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Machine learning for alloys

Abstract

Alloy modelling has a history of machine-learning-like approaches, preceding the tide of data-science-inspired work. The dawn of computational databases has made the integration of analysis, prediction and discovery the key theme in accelerated alloy research. Advances in machine-learning methods and enhanced data generation have created a fertile ground for computational materials science. Pairing machine learning and alloys has proven to be particularly instrumental in pushing progress in a wide variety of materials, including metallic glasses, high-entropy alloys, shape-memory alloys, magnets, superalloys, catalysts and structural materials. This Review examines the present state of machine-learning-driven alloy research, discusses the approaches and applications in the field and summarizes theoretical predictions and experimental validations. We foresee that the partnership between machine learning and alloys will lead to the design of new and improved systems.

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Fig. 1: Representation of structures and methods for feature selections and descriptors discovery.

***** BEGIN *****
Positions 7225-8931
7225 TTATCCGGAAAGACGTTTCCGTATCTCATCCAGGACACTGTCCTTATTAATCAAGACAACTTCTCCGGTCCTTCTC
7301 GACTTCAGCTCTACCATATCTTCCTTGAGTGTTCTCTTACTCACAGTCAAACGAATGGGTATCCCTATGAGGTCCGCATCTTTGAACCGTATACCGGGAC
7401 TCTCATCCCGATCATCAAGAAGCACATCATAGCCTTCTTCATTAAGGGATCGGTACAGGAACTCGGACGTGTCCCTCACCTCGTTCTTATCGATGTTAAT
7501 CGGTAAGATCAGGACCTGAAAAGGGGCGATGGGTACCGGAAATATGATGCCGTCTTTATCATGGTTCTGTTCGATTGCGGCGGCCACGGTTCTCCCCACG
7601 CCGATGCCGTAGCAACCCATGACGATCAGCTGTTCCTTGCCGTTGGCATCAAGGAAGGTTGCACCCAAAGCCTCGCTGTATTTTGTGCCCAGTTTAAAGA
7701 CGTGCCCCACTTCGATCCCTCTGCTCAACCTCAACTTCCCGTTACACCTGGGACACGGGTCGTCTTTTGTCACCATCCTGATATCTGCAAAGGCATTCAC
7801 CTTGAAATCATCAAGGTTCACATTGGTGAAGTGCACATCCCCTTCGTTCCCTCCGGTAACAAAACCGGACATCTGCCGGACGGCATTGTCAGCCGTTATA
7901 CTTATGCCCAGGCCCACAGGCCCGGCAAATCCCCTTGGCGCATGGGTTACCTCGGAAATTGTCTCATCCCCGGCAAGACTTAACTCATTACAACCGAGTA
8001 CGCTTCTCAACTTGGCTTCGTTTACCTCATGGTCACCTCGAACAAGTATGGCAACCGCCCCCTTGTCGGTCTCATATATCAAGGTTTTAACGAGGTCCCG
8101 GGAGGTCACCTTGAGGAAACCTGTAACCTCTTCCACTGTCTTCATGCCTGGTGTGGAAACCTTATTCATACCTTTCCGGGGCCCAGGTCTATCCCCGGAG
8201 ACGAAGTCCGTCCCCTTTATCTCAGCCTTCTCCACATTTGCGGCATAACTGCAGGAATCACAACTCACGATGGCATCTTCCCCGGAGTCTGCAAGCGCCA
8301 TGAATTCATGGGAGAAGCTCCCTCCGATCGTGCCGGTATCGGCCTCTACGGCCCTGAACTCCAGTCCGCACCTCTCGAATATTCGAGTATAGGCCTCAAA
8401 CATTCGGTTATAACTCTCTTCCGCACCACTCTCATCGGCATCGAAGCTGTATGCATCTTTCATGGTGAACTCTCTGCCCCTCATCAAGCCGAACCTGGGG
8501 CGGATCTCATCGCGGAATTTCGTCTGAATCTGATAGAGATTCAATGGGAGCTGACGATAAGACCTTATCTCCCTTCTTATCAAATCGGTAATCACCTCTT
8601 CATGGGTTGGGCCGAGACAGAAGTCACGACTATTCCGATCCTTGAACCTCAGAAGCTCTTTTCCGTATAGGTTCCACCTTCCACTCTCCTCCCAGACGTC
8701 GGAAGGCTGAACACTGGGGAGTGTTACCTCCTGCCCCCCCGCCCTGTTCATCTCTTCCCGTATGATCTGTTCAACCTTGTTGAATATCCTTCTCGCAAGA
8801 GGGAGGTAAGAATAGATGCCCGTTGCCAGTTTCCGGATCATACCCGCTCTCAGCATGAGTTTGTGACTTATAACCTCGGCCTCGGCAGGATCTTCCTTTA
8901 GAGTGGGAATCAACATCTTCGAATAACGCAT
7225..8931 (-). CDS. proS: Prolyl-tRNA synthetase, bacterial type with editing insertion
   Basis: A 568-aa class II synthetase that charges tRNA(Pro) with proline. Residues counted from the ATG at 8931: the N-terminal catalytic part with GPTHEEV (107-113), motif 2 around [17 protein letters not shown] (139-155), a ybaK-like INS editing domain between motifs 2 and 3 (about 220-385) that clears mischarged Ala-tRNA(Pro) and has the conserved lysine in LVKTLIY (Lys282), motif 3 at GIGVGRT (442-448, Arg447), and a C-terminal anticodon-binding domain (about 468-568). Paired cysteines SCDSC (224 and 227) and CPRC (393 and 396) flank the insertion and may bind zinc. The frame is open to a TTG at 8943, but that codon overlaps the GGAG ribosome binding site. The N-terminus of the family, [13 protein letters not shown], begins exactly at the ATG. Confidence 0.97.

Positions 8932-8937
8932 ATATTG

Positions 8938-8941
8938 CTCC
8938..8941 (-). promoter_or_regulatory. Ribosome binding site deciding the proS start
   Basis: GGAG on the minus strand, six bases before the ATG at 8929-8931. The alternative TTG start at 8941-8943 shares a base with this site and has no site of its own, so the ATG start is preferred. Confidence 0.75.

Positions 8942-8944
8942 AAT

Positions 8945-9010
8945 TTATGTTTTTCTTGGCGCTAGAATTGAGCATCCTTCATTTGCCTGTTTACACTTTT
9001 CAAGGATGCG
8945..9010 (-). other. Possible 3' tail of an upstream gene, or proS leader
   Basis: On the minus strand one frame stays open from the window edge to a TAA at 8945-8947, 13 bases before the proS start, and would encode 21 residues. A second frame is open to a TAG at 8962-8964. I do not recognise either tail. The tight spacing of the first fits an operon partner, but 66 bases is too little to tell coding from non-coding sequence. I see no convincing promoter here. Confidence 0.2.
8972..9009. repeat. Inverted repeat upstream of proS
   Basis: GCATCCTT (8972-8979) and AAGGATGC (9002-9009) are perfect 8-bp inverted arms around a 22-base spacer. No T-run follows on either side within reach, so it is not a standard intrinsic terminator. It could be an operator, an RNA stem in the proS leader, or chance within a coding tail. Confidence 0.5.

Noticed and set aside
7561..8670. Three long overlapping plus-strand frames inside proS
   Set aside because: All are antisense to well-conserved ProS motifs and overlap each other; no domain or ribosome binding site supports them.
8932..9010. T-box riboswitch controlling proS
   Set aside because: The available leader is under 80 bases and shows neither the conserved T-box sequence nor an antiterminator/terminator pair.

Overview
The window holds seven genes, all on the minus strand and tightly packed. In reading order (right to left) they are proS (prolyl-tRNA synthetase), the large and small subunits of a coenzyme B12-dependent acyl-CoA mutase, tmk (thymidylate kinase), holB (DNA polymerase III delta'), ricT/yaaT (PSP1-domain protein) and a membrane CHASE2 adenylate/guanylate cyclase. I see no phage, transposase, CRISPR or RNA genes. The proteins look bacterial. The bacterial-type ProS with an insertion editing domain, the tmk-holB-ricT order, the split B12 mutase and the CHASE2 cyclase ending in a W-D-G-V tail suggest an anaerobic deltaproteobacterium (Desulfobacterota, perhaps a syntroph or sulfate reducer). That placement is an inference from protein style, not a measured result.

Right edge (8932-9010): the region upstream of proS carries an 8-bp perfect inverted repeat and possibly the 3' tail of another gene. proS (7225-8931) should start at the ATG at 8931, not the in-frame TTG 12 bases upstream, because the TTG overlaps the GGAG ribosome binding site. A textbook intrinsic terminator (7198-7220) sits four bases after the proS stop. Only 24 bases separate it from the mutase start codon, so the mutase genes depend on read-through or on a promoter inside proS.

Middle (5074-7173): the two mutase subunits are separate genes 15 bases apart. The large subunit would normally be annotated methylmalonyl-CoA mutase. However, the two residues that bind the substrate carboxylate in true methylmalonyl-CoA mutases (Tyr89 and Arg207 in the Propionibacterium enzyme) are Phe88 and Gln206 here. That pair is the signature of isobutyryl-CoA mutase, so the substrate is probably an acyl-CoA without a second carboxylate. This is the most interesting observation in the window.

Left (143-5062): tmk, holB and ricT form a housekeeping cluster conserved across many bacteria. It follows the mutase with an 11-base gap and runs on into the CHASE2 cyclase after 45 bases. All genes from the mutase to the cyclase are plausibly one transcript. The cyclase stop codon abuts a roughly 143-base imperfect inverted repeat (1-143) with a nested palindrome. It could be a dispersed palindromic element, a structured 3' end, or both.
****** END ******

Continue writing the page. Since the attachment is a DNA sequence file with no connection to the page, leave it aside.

Fig. 2: Machine learning for disordered alloys.
Fig. 3: Machine learning for shape-memory alloys, catalysts and magnets.
Fig. 4: Machine learning for alloy processing.

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Acknowledgements

The authors thank Luca Ghiringhelli, Aleksey Kolmogorov, Axel van de Walle, Atsuto Seko, Chris Wolverton, Karsten Reuter, Anton Van der Ven, Corey Oses, Ohad Levy, Mike Mehl and Xiomara Campilongo for valuable discussions. The authors thank Liang Cao for providing Fig. 4b. T.M. acknowledges support by DOD-ONR (N00014-15-1-2681). C.T. acknowledges support by NSF (DMR-1921909). S.C. and C.T. acknowledge support by DOD-ONR (N00014-15-1-2863, N00014-16-1-2326, N00014-17-1-2876).

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Hart, G.L.W., Mueller, T., Toher, C. et al. Machine learning for alloys. Nat Rev Mater 6, 730–755 (2021). https://doi.org/10.1038/s41578-021-00340-w

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